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Jewish World Review
Dec. 10, 2007
/ 1 Teves 5768
A year later, signs of progress around the world
The world looks safer, friendlier, more hopeful than it did as we approached Christmastime last year.
Then, we were on the defensive, perhaps on the verge of defeat, in Iraq. The Europeans' attempts to persuade Iran to renounce nuclear weapons seemed to have failed. Hugo Chavez was using his near-dictatorial powers and the oil wealth of Venezuela to secure the election of opponents of the American "empire" in Latin America.
Today, things look different. And they suggest, to me at least, that the policies of the Bush administration, pilloried as bankrupt by the Democrats after their victory in congressional elections in November, have served American interests better than most Americans then thought.
Start with Iraq. The surge strategy, opposed by almost all Democrats in Congress and the party's presidential candidates, has clearly worked. Violence has sharply decreased; Iraqi Sunnis have turned against al-Qaida and toward the Shiite-dominated government; bottom-up reconciliation has gone forward in apparently all areas of the country. Polls show that despite minimal coverage in the mainstream media for many months, most Americans are coming to understand that the surge is working.
True, majorities still say that we should not have gone into Iraq in the first place. And George W. Bush's job rating has rebounded only a little, if at all. There is room for criticism of his record: If the surge has been so successful, why didn't he order it some months or even years earlier? But the prospect of a non-dictatorial Iraq, friendly to the United States, growing economically and peaceful enough to nurture civil society, is now within sight as it wasn't a year ago.
Then go to Iran. The National Intelligence Estimate unveiled Dec. 3 stated that Iran had stopped its nuclear weapons program back in 2003. But it also noted, though this didn't make the headlines, that the mullahs' regime is continuing its enrichment of uranium. Uranium enrichment is the single hardest part of making a deliverable nuclear weapon, and the NIE also stated that the mullahs could resume their nuclear weapons program anytime soon.
In the short run, the NIE will probably make it harder for us to persuade Russia and China, and perhaps the Europeans, to impose tougher sanctions on Iran. And it forecloses any possibility of a U.S. military attack, although my own not totally uninformed opinion is that there was no prospect of George W. Bush ordering one in any case. But note the date on which Iran allegedly stopped the weapons program: What happened in 2003? Is it possible that the major military action in Iraq and the capture of Saddam Hussein, which motivated Muammar Qaddafi to cancel Libya's nuclear weapons program, had the same effect on Iran's mullahs? If so, it was not as much of a blunder as so many Americans thought a year ago.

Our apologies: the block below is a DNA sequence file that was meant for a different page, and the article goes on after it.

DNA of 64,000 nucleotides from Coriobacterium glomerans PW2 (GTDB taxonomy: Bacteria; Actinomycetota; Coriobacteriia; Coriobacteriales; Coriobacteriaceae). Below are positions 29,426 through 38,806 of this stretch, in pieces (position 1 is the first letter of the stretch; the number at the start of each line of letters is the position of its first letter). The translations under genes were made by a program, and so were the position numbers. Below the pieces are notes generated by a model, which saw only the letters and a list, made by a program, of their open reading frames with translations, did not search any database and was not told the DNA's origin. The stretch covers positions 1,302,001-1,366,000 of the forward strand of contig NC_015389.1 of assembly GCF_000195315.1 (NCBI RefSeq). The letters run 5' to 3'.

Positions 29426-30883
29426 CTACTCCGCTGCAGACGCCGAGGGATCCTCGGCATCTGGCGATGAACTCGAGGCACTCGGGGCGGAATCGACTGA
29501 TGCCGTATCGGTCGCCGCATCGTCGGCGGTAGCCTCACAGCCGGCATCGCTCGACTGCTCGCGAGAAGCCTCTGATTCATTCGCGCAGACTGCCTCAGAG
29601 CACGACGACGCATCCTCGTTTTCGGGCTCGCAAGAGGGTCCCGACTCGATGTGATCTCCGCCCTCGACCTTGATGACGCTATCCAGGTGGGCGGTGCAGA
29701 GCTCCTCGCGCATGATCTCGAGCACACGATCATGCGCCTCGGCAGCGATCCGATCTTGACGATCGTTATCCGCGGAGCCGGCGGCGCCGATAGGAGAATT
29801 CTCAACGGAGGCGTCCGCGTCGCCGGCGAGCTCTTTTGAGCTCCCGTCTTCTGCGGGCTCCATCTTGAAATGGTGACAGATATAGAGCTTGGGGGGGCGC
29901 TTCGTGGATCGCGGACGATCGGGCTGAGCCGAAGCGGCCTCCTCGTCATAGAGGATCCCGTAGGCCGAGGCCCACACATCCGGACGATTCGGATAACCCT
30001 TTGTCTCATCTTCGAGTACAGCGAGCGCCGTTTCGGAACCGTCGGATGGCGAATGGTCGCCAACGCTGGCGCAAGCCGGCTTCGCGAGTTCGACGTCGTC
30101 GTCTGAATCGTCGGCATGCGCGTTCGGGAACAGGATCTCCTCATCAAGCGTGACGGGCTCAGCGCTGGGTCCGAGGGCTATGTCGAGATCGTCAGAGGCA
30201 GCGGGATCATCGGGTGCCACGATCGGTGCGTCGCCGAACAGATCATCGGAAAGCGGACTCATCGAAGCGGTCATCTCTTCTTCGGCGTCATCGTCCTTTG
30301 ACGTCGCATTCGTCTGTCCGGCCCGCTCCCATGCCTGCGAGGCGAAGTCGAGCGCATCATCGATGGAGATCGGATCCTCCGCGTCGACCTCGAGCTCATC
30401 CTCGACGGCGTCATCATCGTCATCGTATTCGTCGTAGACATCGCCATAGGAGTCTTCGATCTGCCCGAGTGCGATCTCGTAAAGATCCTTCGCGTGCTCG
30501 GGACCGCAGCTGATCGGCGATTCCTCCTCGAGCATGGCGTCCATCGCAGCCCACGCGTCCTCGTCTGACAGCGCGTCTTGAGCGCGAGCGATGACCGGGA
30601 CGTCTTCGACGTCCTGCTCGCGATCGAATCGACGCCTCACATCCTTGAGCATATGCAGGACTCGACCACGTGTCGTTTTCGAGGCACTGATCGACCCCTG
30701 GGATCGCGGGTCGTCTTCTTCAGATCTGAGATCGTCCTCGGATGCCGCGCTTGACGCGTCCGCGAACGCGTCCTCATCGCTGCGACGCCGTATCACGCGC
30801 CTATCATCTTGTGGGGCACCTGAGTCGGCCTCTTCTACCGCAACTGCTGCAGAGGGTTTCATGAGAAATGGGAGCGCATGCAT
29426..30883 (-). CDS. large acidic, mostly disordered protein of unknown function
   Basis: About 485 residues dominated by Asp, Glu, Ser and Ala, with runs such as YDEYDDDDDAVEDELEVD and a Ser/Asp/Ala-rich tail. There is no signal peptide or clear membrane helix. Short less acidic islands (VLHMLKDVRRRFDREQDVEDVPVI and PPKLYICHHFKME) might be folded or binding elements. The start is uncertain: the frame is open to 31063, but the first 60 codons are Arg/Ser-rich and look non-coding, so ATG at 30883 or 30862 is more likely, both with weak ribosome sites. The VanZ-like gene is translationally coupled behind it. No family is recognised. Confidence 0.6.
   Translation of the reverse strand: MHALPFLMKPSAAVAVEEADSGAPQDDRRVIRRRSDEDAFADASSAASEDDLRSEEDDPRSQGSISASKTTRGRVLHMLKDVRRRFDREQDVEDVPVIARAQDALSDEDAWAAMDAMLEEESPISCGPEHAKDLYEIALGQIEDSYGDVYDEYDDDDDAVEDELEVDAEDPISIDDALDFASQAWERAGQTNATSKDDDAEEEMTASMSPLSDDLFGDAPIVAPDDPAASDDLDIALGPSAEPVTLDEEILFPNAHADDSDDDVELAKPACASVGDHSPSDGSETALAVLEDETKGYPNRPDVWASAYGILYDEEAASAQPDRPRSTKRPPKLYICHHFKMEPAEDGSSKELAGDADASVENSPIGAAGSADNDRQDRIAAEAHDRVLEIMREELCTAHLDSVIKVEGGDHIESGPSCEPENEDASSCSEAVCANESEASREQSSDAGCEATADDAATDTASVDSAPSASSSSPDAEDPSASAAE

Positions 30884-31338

And then there's Venezuela. Hugo Chavez asked voters to make him president for life and give him the power to seize all private property. They declined by a 51 percent to 49 percent margin. The brave students who monitored voting sites might have prevented him from stealing this referendum.
We can be reasonably sure that Chavez will make more mischief in Latin America and undermine the vibrant democracy of next-door Colombia, and it's possible that by rejecting the Colombia Free Trade Agreement, congressional Democrats will do the latter, as well. But the rejection of Chavez's plan by the people in whose name he claims to speak is a shattering blow to his prestige that will resonate all across Latin America. It will amplify the words King Juan Carlos I, who has done more than anyone else to advance freedom and democracy in Spain and the Spanish-speaking world, addressed to him at a recent conference: "Why don't you just shut up?"
Not all these favorable events are the work of George W. Bush and the United States. Iraqi Sunnis started turning against al-Qaida even before the surge began, the mullahs (assuming the NIE is correct) may have moved partly out of fear that their own people would rise up against them, and the Venezuelans who rejected Chavez's referendum acted without much encouragement from the United States. So if the world does seem safer, American voters might forget that we still have many vicious enemies determined to inflict great harm on us and install a president who believes we can resume the holiday from history we seemed to be enjoying in the 1990s. But as Christmas approaches, we have more to be thankful for than we did this time last year.
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The New Americans
Now, more than ever, the melting pot must be used to keep America great. Barone attacks multiculturalism and anti-American apologists--but he also rejects proposals for building a wall to keep immigrants out, or rounding up millions of illegals to send back home. Rather, the melting pot must be allowed to work (as it has for centuries) to teach new Americans the values, history, and unique spirit of America so they, too, can enjoy the American dream.. Sales help fund JWR.
JWR contributor Michael Barone is a columnist at U.S. News & World Report. Comment by clicking here.
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